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Gilder Lehrman Center for the Study of Slavery, Resistance, and Abolition

   Voices: Modern Americans on Acceptance.

A sample of public statements and interview responses.

  1. "When my uncle gave his name (Irish) during a job interview, the first thing out of the interviewer's mouth was, " Do you drink?" [Irish American religious, retired] (See DeLa Salle Christian Brothers Interview)

  2. "My father looked as if he was anything but a "Negro". We stopped together at a restaurant to eat. They wanted to serve him, but not me." [African - Irish American writer ] (See James McGowan Interview)

  3. "You worked with different kinds but returned to your own at night. Each culture had its own club. You were taught to stick to your own kind and I did and so did my husband." [Irish American, born in Ireland. Retired.] (See The Corcorans Interview)

  4. "Freedom still embraces subtleties of attitude which make one suspect about attitudes of people." [African American School Superintendent, retired]

  5. "The Irish always took care of their own through organizations like the Knights of Columbus and did not bother with other groups." [Irish American, born in Ireland. Retired]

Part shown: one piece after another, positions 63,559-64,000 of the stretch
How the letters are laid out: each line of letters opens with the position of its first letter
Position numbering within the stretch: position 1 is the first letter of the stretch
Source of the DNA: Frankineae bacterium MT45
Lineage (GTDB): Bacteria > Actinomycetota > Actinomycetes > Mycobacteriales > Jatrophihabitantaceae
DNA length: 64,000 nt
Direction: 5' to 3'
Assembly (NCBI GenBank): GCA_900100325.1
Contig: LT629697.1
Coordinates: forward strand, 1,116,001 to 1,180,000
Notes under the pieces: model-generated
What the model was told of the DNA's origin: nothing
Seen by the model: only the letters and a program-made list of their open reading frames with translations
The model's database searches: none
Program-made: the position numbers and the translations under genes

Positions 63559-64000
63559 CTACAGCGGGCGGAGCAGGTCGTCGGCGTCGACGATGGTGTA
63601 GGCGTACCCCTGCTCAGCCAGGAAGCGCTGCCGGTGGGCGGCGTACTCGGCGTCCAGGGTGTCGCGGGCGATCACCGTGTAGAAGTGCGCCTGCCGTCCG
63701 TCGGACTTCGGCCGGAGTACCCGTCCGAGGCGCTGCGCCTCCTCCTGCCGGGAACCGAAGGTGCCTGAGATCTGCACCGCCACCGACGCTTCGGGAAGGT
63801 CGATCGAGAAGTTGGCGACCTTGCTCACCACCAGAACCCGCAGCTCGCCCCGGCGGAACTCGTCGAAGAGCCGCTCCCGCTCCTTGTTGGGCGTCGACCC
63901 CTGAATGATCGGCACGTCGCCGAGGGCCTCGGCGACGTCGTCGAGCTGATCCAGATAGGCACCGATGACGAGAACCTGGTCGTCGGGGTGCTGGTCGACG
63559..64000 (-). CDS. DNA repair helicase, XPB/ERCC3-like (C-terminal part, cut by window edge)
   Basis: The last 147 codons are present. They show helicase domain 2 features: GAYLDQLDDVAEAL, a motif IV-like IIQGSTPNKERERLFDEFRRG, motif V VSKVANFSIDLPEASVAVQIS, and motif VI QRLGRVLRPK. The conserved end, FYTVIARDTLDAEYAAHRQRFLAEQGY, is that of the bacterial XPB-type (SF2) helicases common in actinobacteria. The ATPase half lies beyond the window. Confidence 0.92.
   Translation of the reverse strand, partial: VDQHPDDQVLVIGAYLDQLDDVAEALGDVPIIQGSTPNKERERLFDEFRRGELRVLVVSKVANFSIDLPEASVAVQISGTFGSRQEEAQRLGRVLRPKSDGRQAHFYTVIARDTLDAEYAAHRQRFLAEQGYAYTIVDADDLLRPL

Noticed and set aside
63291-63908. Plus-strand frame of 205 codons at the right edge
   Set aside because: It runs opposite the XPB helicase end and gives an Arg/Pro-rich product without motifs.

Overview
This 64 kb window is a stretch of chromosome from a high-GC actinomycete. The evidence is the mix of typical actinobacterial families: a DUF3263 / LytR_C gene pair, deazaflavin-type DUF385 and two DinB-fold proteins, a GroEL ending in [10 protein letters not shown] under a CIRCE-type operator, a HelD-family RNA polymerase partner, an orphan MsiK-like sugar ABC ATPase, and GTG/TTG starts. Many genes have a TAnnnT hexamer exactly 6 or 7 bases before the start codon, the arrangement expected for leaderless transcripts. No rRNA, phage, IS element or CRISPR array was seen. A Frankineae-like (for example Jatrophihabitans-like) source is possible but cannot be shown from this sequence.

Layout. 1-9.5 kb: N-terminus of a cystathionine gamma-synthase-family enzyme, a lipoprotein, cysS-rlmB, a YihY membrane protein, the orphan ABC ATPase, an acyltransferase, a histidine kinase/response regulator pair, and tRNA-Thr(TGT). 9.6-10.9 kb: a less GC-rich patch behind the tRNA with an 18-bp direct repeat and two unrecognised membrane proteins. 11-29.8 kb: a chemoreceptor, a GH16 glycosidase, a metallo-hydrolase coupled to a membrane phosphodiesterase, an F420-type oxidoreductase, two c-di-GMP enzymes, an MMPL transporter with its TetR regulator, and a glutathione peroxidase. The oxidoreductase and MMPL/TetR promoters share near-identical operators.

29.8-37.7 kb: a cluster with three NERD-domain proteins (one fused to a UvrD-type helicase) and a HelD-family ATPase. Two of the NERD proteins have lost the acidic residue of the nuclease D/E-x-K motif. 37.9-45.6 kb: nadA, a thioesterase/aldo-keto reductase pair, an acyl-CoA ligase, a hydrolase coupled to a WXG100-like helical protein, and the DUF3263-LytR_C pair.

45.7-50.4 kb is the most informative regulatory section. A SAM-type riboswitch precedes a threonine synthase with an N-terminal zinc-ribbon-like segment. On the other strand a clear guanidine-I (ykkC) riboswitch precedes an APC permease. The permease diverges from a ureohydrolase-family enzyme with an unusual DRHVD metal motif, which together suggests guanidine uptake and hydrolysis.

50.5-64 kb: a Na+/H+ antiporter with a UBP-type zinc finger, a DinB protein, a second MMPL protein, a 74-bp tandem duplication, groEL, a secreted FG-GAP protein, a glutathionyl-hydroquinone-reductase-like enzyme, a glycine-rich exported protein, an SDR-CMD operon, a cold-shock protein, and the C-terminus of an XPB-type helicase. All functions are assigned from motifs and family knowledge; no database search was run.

6. "Irish Americans seldom invite African Americans into their personal lives. I attended the funeral of a prominent Connecticut Irish American politician and was the only black person there. [Jamaican American Minister] (See Hopeton Scott Interview)

  7. "If you needed anything and we had it, you got it. We kept our word; we looked for you to keep yours." [Harry Payne, African American construction worker, retired] (See Harry Payne Interview)

  8. "Sensitivity to color is a socially imposed filter because I can not be certain of acceptance. One example is institutionalized racism in language. [ African American College Administrator] (See Larri Mazon Interview)

  9. "Irish Americans who write stories about the Irish being dirty or ignorant aren't telling the truth. I don't believe that Irish immigrants ever fought against African Americans. Not my Irish." [Irish American Teacher]

  10. "There is a tendency on the part of some African Americans to feel proprietary about their history and experience. Sometimes, we (African Americans) are just not ready to hear about anybody else's pain." [African American Magazine Editor]

  11. It's evident that Irish and Blacks shared discrimination. They were both trying to raise themselves up. Irish and Blacks took similar steps. Starting at bottom. Proving their worth. They were side by side. Both were discriminated against There are low and high Irish and low and high of every group. Who you know depends on what group you are in—low or high. [African-Irish American author, retired] (See Warren Harper Interview)

  12. "The use of hyphenated identity perpetuates the myth of other than American and lessens our chances for a shared community. No book has been written about "How the Blacks became White. " [African American Minister and Professor] (See Frederick J. Streets Interview)

  13. "When I came here was I was lonesome. But I knew if I wanted to go back my father would say, 'you wanted to go...'. But the leaving home was worst thing. And the water. That was the worst of it. I was glad to land here." ( See Conversation with Mary Walsh)